It is significant in many ways. It addresses fundamental infrastructure and operational issues both current and future, for its customer base and the market in general. It also demonstrates Commvault’s commitment to evolving its platform stack beyond traditional backup and recovery, tackling the technical and operational complexities introduced by hybrid and multi cloud environments.
There is a significant strain placed on enterprise IT to store, manage and protect all the data organizations need to deal with. Let’s face it: enterprise IT is only getting more complex and costly to manage as organizations become more and more data-centric. Remember, there is no business without data, and no lasting business without solid data protection. Our research is very clear about this.
Zooming in on the management of data protection workloads, the complex interactions between the compute and storage layers – combined with the multiplicity of “destinations” (on-premises, in the cloud, in multiple clouds) – makes is it extremely difficult to deliver data protection/management and operations efficiently at scale. This complexity potentially negates the benefits of an elastic and flexible cloud infrastructure – which is what organizations were trying to achieve in the first place. You can’t control or optimize what you can’t manage.
In addition, let’s not forget that all data is not equal. To optimize cost and performance of data protection or data management operations, a “perfect” fit needs to exist between the compute, networking and storage layers – a task made more complex by the “cloudification” of infrastructure. Taking on the complexity of storage across the infrastructure is a must have to achieve scale, optimize cost and deliver portability and access to data across the hybrid ecosystem. It’s not just a data placement issue; it’s an operational efficiency question, and a business imperative for data-centric organizations – and what isn’t today?
Backup and archive data tend to be “passive” and hard to leverage for other uses. It’s also highly tied to the storage it lives on. Removing the storage format and dependencies obstacles makes the data and its management “active.” In time, with automation and AI, it can become “pro-active.”
To deliver maximum operational and business efficiency, management of data must be active, dynamic, automated (to a point) and complete. This means a comprehensive protocol consolidation (block, file and object storage) on a single platform “under the covers.”
In a perfect world, the data management application would figure all of this out in a hardware-agnostic fashion with enough context that resiliency and performance would be taken into account by design (or through easily-defined policies).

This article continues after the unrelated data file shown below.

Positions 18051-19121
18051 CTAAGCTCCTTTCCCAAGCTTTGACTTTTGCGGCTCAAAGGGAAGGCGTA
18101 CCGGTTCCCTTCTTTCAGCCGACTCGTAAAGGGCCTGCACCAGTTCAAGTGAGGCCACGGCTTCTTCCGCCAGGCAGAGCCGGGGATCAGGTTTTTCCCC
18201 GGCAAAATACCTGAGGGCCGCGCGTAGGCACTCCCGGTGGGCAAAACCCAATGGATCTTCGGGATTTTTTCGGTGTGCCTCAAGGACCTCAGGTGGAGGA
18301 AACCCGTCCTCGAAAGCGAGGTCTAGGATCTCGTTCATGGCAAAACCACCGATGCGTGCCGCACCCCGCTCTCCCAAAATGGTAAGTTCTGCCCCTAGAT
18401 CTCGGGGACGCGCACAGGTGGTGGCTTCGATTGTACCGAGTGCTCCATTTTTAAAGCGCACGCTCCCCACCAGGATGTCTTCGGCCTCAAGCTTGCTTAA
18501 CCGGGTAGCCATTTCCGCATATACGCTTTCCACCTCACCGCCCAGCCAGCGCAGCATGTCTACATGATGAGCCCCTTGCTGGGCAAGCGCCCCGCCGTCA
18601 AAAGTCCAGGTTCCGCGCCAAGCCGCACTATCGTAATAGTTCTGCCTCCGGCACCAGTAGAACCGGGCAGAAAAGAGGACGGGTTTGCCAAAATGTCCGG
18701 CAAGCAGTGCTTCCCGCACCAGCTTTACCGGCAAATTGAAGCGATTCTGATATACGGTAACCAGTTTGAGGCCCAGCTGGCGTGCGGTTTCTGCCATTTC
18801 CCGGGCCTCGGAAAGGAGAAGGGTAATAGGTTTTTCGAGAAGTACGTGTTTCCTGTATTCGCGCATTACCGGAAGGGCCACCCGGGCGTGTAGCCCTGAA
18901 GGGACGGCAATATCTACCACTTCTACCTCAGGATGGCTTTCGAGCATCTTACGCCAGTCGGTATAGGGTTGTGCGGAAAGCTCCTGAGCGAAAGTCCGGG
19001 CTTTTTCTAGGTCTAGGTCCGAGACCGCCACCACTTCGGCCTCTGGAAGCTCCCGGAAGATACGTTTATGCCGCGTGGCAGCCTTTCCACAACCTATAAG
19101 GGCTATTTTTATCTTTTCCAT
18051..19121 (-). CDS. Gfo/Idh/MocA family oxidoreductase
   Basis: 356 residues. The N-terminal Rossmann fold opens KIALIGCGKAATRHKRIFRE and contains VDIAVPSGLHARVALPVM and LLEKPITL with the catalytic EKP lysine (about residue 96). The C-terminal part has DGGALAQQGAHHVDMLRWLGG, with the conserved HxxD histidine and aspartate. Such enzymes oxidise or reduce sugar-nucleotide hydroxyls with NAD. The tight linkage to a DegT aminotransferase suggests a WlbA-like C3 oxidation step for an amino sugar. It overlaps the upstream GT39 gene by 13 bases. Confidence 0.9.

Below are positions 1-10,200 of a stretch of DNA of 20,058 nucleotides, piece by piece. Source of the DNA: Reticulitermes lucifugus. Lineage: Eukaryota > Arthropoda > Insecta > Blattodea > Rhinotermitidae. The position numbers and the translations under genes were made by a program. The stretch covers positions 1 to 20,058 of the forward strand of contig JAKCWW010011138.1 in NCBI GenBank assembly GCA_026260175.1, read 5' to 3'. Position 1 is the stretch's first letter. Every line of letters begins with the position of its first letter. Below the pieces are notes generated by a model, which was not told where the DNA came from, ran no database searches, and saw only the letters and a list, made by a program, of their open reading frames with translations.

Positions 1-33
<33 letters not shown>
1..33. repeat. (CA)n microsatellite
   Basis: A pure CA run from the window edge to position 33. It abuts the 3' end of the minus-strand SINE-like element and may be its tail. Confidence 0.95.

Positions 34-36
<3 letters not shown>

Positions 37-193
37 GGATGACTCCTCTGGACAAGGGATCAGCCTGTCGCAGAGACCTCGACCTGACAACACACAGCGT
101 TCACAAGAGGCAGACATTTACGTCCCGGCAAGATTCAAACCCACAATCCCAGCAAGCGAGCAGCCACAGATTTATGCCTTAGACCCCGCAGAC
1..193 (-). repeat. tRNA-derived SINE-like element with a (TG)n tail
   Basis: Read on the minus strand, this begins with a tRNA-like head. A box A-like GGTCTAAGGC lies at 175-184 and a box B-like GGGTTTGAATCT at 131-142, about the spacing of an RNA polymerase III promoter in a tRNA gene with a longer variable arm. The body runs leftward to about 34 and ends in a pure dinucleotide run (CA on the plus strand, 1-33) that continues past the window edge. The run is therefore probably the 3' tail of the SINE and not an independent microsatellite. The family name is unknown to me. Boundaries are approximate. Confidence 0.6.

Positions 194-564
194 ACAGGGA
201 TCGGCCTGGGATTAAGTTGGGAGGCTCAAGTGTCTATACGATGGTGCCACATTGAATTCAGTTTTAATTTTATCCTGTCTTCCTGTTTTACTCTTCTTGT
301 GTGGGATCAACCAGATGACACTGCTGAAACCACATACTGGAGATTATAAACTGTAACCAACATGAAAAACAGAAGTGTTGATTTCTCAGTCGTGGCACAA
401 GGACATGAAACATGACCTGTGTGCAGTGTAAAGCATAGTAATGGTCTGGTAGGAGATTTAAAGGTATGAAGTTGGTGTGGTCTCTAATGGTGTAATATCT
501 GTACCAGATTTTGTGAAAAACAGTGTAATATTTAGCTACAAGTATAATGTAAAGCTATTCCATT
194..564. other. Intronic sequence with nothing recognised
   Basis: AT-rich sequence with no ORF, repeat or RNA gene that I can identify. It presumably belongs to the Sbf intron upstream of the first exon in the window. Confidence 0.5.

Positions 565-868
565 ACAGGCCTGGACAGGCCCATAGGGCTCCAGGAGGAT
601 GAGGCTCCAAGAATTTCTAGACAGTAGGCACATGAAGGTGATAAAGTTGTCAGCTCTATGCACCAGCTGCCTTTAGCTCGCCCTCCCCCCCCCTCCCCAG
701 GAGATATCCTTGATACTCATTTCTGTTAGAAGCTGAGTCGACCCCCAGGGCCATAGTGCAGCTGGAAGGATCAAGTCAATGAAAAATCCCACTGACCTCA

That’s why we should pay close attention to the combination of Hedvig and Commvault as it mitigates challenges that many organizations face today. The combined stack is a software-defined solution that we expect will be easily deployed where it is needed by IT generalists in a way that leverages compute and storage resources to align with the need. Then scale as needed. Forget complex controller replacements and firmware upgrades. Operational efficiency is achieved via complete protocol consolidation (block, file and object storage) on a single platform.
By combining the technologies, in time Commvault will be able to more easily and actively manage data sets wherever they live, and more important, wherever they should live based on their business purpose. We expect this will give rise to improved and enhanced disaster recovery capabilities but also add a “multiplier” effect to the existing Commvault stack and its data management capabilities. It also places Commvault in a good position to keep adding value-added data-centric services to further leverage data assets for new business outcomes. The topic of compliance comes immediately to mind.
With strong and deep integration, wethink this software-defined intelligent data management platform will favorably compete with loosely-coupled “solutions” or “blueprints.”
Senior Analyst Christophe Bertrand covers data protection at ESG. Christophe has 25 years of experience in services, software and high-end storage systems, as well as a passion for the product marketing discipline and product launches.